The Drop Times: Drupal Developer Days Announces Featured Speakers Gábor Hojtsy and Cristina Chumillas

Planet Drupal - Wed, 2024-04-17 11:03
Drupal Developer Days announces featured speakers Gábor Hojtsy and Cristina Chumillas for their upcoming event in Burgas, Bulgaria. Get ready to dive deep into Drupal 11 updates and Admin UI changes. Don't miss out on this opportunity to learn from industry experts and connect with the Drupal community!
Categories: FLOSS Project Planets

Petter Reinholdtsen: RAID status from LSI Megaraid controllers in Debian

Planet Debian - Wed, 2024-04-17 11:00

I am happy to report that the megactl package, useful to fetch RAID status when using the LSI Megaraid controller, now is available in Debian. It passed NEW a few days ago, and is now available in unstable, and probably showing up in testing in a weeks time. The new version should provide Appstream hardware mapping and should integrate nicely with isenkram.

As usual, if you use Bitcoin and want to show your support of my activities, please send Bitcoin donations to my address 15oWEoG9dUPovwmUL9KWAnYRtNJEkP1u1b.

Categories: FLOSS Project Planets

Mike Driscoll: Announcing The Python Logging Book & Course Kickstarter

Planet Python - Wed, 2024-04-17 10:12

What does every new developer do when they are first learning to program? They print out strings to their terminal. It’s how we learn! But printing out to the terminal isn’t what you do with most professional applications.

Support on Kickstarter 

In those cases, you log into files. Sometimes, you log into multiple locations at once. These logs may serve as an audit trail for compliance purposes or help the engineers debug what went wrong.

Python Logging teaches you how to log in the Python programming language. Python is one of the most popular programming languages in the world. Python comes with a logging module that makes logging easy.

What You’ll Learn

In this book, you will learn how about the following:

  • Logger objects
  • Log levels
  • Log handlers
  • Formatting your logs
  • Log configuration
  • Logging decorators
  • Rotating logs
  • Logging and concurrency
  • and more!
Book formats

The finished book will be made available in the following formats:

  • paperback (at the appropriate reward level)
  • PDF
  • epub

The paperback is a 6″ x 9″ book and is approximately 150 pages long.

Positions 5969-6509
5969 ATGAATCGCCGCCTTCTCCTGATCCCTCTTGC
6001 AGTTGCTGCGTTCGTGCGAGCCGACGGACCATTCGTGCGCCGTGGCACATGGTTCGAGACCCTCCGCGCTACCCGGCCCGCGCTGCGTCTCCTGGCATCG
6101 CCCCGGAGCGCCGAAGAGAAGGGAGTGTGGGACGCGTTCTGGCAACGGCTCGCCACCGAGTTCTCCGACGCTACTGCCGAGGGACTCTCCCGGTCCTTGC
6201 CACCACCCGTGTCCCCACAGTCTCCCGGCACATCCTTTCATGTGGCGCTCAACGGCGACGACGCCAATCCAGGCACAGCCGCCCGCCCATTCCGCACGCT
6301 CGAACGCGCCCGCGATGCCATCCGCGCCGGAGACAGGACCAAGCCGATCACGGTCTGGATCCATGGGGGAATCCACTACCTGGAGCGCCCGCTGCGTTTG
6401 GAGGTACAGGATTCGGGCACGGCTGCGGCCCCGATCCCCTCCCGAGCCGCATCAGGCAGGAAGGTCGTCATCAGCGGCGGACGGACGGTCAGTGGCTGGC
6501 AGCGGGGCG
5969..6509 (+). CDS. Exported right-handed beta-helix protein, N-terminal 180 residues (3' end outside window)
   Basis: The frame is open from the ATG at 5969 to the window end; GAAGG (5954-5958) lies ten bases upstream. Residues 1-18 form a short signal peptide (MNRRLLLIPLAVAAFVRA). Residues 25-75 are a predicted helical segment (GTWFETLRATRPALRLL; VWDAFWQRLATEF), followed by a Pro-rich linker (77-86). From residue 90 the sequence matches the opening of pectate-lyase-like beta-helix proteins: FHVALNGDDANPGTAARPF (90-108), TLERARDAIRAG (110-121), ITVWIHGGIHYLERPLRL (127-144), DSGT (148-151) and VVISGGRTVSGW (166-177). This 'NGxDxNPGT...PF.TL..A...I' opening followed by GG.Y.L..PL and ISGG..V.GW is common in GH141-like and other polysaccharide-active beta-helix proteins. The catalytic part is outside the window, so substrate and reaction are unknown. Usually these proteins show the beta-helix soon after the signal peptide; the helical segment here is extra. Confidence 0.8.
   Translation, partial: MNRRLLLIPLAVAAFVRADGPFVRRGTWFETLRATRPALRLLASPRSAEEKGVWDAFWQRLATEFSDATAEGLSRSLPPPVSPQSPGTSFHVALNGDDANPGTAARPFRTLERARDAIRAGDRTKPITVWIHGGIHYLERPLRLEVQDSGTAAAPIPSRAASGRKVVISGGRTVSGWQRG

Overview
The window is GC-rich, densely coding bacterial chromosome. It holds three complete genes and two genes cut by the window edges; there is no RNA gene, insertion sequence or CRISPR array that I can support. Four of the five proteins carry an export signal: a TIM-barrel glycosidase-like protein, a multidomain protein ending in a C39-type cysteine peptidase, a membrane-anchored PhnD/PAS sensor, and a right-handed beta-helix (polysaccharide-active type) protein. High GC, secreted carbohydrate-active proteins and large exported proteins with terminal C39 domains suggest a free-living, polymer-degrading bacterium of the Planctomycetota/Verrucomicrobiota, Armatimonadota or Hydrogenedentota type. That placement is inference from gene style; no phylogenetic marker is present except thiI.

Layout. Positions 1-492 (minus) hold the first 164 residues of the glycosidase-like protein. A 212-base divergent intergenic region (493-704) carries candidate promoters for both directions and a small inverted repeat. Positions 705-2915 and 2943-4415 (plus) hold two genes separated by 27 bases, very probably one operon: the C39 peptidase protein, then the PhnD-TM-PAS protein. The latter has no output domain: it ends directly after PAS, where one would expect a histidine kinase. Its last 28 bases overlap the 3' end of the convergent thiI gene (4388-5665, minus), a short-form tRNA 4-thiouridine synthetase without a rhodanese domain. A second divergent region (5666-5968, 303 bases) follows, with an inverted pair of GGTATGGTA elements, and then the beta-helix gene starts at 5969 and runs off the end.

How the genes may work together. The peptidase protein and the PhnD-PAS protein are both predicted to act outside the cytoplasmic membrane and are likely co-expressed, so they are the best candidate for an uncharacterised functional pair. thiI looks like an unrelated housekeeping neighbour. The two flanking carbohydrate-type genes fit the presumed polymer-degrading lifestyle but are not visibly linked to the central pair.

You can support the book by clicking the button below:

Support on Kickstarter

The post Announcing The Python Logging Book & Course Kickstarter appeared first on Mouse Vs Python.

Categories: FLOSS Project Planets

Real Python: How to Format Floats Within F-Strings in Python

Planet Python - Wed, 2024-04-17 10:00

You’ll often need to format and round a Python float to display the results of your calculations neatly within strings. In earlier versions of Python, this was a messy thing to do because you needed to round your numbers first and then use either string concatenation or the old string formatting technique to do this for you.

Since Python 3.6, the literal string interpolation, more commonly known as a formatted string literal or f-string, allows you to customize the content of your strings in a more readable way.

An f-string is a literal string prefixed with a lowercase or uppercase letter f and contains zero or more replacement fields enclosed within a pair of curly braces {...}. Each field contains an expression that produces a value. You can calculate the field’s content, but you can also use function calls or even variables.

While most strings have a constant value, f-strings are evaluated at runtime. This makes it possible for you to pass different data into the replacement fields of the same f-string and produce different output. This extensibility of f-strings makes them a great way to embed dynamic content neatly inside strings. However, even though f-strings have largely replaced the earlier methods, they do have their short-comings.

For example, one of the most common attacks performed on a relational database is a SQL injection attack. Often, users provide parameters to SQL queries, and if the query is formed within an f-string, it may be possible to damage a database by passing in rogue commands. F-strings can also be used in a denial-of-service attack by attacking Python’s logging module code.

In older versions of Python, f-strings had a number of other limitations that were only fixed with Python version 3.12. This version is used throughout this tutorial.

Take a look at the example below. It shows you how to embed the result of a calculation within an f-string:

Python >>> f"One third, expressed as a float is: {1 / 3}" 'One third, expressed as a float is: 0.3333333333333333' Copied!